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As I listened to the TV announcer describe Endeavor’s final lift off I was struck with a sense of loss. Not because Houston won’t be the center of space exploration any more, although that will hurt. Not because humankind’s quest of the unknown has slipped into neutral, or worse stalled out. But, because we’ve lost our nerve.

There’ve always been good reasons not to go into space. In 1961 we were mired in a winner take all arms race with the Russians, our spirits and coffers low. They taunted us with their Sputnik and tested us by orbiting Yuri Gagarin.

Then Alan Sheppard rode a ballistic missile on a 15 minute suborbital blast. It energized us all. We didn’t have the cash for a moon shot, or an inkling of how to pull it off, but a daring President harnessed our enthusiasm with another challenge. On September 12, 1962 at Rice Stadium John F. Kennedy announced to the world “We choose to go to the moon in this decade and do the other things, not because they are easy, but because they are hard…”. The gauntlet was thrown. We were risk takers then. Targeting the moon with make shift equipment while playing nuclear chicken with the Russians was brash.

But, once the game was on we never doubted ourselves. We just hitched up our britches. When reporters asked Sheppard what he thought about as he sat atop the Redstone rocket, waiting for liftoff, he replied, “The fact that every part of this ship was built by the low bidder.” Swashbuckling, confident, and irreverent, the astronauts were us. They put a spring back in our step.

Times were different then. We rode to school without helmets and drove cars without seat belts. But, we put John Glenn safely into orbit. Every kid didn’t get a trophy, but failures didn’t intimate us. The death of three astronauts in 1967 only strengthened our resolve.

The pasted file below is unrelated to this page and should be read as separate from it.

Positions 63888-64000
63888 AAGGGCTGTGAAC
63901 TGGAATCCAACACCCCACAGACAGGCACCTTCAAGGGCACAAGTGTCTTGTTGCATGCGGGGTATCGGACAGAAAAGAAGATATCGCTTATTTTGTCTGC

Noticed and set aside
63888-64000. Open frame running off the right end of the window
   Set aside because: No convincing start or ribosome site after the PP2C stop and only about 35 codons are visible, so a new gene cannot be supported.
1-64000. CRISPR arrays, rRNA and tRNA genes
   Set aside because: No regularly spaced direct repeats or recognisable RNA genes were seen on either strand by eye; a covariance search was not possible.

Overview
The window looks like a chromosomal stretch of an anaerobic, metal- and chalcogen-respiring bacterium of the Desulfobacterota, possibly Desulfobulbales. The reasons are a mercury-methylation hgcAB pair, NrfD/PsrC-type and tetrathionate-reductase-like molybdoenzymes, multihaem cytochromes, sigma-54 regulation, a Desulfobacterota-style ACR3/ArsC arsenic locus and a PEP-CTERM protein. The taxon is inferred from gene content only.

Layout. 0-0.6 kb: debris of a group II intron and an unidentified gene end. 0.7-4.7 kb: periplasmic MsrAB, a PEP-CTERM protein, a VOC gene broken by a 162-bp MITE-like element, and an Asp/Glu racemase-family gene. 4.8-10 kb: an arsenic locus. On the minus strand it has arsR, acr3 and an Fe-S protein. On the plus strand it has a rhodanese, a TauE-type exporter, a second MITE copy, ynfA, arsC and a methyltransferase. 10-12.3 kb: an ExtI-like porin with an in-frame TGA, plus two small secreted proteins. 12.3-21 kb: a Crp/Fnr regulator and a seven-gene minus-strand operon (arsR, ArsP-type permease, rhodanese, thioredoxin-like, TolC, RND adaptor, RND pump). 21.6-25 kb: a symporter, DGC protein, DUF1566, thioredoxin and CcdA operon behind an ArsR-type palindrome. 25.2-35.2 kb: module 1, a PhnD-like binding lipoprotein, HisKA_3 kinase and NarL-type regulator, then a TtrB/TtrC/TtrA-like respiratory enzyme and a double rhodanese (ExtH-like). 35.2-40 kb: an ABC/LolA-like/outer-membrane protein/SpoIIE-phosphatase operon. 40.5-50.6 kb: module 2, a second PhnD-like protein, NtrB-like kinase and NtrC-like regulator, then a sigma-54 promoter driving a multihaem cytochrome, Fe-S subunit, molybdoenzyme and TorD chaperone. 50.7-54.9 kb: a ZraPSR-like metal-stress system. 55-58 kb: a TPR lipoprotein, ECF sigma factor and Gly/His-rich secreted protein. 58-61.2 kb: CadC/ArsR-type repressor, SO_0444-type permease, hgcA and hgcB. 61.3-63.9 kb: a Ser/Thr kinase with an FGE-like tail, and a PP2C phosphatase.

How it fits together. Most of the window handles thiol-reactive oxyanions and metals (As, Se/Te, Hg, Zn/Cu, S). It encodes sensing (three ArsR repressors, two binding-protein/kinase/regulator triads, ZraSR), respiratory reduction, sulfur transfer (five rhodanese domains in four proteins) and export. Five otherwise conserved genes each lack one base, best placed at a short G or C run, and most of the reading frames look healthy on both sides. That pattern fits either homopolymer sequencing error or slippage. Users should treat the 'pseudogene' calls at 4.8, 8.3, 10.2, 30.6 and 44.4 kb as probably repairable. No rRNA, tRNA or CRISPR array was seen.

For 9 years we held our breath during count downs, celebrated successes, and mourned losses…together. Each made us stronger. We learned by doing, not debating. In July of 1969 we pulled off the greatest technological coup of all time by landing men on the moon.

For the next 30 years we didn’t have a map, only a direction. The rest we took on faith, in ourselves. Space shuttles were a counterbalance to a self indulgent me generation whose views had turned inward. Rebounding from the loss of two ships underscored the resilience of not only the program but our national character. Despite our differences, we all watched with pride each time the swept wing dream machines desended from the heavens. They, and we, still had the right stuff.

I can’t explain when it happened. One day we began finding reasons not to reach higher instead of ways to make it happen. Risk/reward ratios replaced guts. We stopped expecting greatness.
So this July, 42 years after Neil Armstrong stepped onto the moon, the launch of Atlantis will mark the end of the manned space program. The last tree to fall in the New Frontier. Our one remaining larger than life, star spangled success story poisoned by back room politicians and electoral triangulators who’ve never in their lives taken a risk.

Shame on them. And shame on us for letting them get away with it.

Malcolm D. Gibson
Copyright 2016
All Rights Reserved

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